COLUMN – Herbal remedy
Herbal medicines. They can be found in health stores, supermarkets, gyms, and even the vendors’ tray at the vegetable market.
From all accounts, in Barbados and around the world, this “traditional” form of medication is becoming an increasingly popular choice for many today, as people often make self-medication decisions, based on information from the Internet, health food stores and health magazines.
But what exactly is herbal medicine? Is it safe and how is it used?
“Herbal medicine is called phytotherapy. Phyto meaning plant and therapy meaning the healing act. It is a plant-based medicine and it is used to treat both disease and the preservation of health and wellbeing. ….. Plant remedies [are used] to restore, to enhance and to mobilize the body to use its own healing powers, its own resources,” explains Elmonda Chase-Grant.
A registered medical herbalist and a trained pharmacist of over 21 years, Chase-Grant says “herbal medicines are some of the oldest medicines known to man.” She adds: “If you go back in history, one of the first texts in the Bible that speaks about health and healing after the fall or after sin would have said that the herbs are for the healing of the nations.”
Speaking at a forum recently, Chase-Grant explained that herbs are used to stimulate the body and herbalists try to look for the root cause of that illness, using herbs to help the healing process — a process which has led many to classify it as “alternative medicine.”
“I don’t call it alternative medicine. I call it complementary medicine because it is to serve as a complement to what you are doing both in terms of your health. Even if you are using other forms of medication, it is a complement.”
So is there a difference between herbal medicine and pharmaceutical drugs? The trained herbalist says a definite yes to that question. But she says using herbal home remedies or from over the counter can be a gamble and even a risk. People taking prescription medications, she advises, should talk to their doctors, or a trained herbalist before taking herbs or even certain vitamins.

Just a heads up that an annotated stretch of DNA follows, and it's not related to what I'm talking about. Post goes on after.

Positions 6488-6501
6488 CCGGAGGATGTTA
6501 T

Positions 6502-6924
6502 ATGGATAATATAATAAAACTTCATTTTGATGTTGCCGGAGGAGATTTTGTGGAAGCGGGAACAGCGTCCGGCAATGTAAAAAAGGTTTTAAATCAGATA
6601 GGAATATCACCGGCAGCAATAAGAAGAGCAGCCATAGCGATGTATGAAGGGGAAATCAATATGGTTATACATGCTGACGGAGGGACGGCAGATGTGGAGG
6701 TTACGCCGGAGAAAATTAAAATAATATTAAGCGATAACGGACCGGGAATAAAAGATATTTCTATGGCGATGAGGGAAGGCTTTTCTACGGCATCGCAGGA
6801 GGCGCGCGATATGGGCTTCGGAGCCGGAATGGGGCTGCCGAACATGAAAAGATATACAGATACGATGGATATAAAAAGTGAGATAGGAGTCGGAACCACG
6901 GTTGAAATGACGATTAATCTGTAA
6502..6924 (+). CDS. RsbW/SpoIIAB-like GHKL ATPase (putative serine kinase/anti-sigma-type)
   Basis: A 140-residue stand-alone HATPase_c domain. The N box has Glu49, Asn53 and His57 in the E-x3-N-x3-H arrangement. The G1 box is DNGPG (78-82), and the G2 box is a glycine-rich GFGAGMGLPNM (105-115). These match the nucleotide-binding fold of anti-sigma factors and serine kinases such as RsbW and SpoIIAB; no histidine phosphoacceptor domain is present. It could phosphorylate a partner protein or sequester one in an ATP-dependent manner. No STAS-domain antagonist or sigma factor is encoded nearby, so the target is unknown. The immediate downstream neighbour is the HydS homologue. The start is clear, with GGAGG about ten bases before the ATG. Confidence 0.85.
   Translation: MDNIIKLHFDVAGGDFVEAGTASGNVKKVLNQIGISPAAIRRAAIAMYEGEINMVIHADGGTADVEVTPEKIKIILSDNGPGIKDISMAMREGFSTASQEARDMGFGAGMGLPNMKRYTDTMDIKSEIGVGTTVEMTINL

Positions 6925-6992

“I am always advocating for appropriate use of herbal medicine because without the appropriate use, then you have other issues that will come around. Herbal medicine is perfectly safe, once it is used appropriately. So if it is used appropriately, then I don’t have a problem with it,” Chase-Grant says.
Using sage as an example, a common plant in Barbados, the veteran pharmacist explains what could happen if someone who is unqualified gives advice on its use.
“There was an ad in [one of the local newspapers] that somebody placed for a local herb called sage. Sage is one of those plants that will stop you from sweating. That’s why women use sage when they are going through menopause to help with the night sweats. So this herb was there being advertised for fever, can you imagine what happens? You have a fever, you take sage. It is one of those herbs that will dry your sweat. You are going to burn up.”
Chase-Grant explains that used the right way and with the advice of trained personnel, anyone can be nursed back to good health using herbal therapy.
Meet Mrs. Gaddrie Frere. Seven years ago, she was pre-diabetic with an 8.8 blood sugar level. The number was so concerning that she took the bold step to try the herbal remedy towards better health. She was introduced to Chase-Grant, BSc; MClinSC (Diabetes); NIMH.
“I suffered with high blood pressure. So I would go to my doctor on a three-month basis and he usually takes the pressure and blood sugar at the same time. So that day in particular, I did the blood test and I think it was 8.8. So he questioned me as to what I had eaten the morning before I came to him and he told me then that my blood sugar had gone up too high but they don’t give medication until it gets to 11. So I got in touch with a herbalist and she sought me out and today, I am on no blood sugar medication,” a beaming Mrs. Frere said.
That was since 2008.
“Since I was on the herbal medicine, the blood sugar came down from the 8.8 and since then it has been okay. Whenever I go to my regular doctor, he is impressed.”
However, Chase-Grant is quick to point out that any medication must be used appropriately and lifestyle changes are important.
“So the trained medical herbalist uses the plant remedies to restore, to enhance and to mobilize the body to use its own healing powers, its own resources. You can have herbal medicines being used for skin problems as in acne, eczema, you can have it for digestive problems, peptic ulcer, indigestion, constipation and you can use it for diabetes and related problems, arthritis and related disorders and high blood pressure. You can use herbal medicines in the forms of teas, dried herbs, creams, tablets, powders [and] in various forms.”
But the United Kingdom-trained herbalist advises that before any of this is used for treatment, be sure to check with a certified specialist in order to preserve health.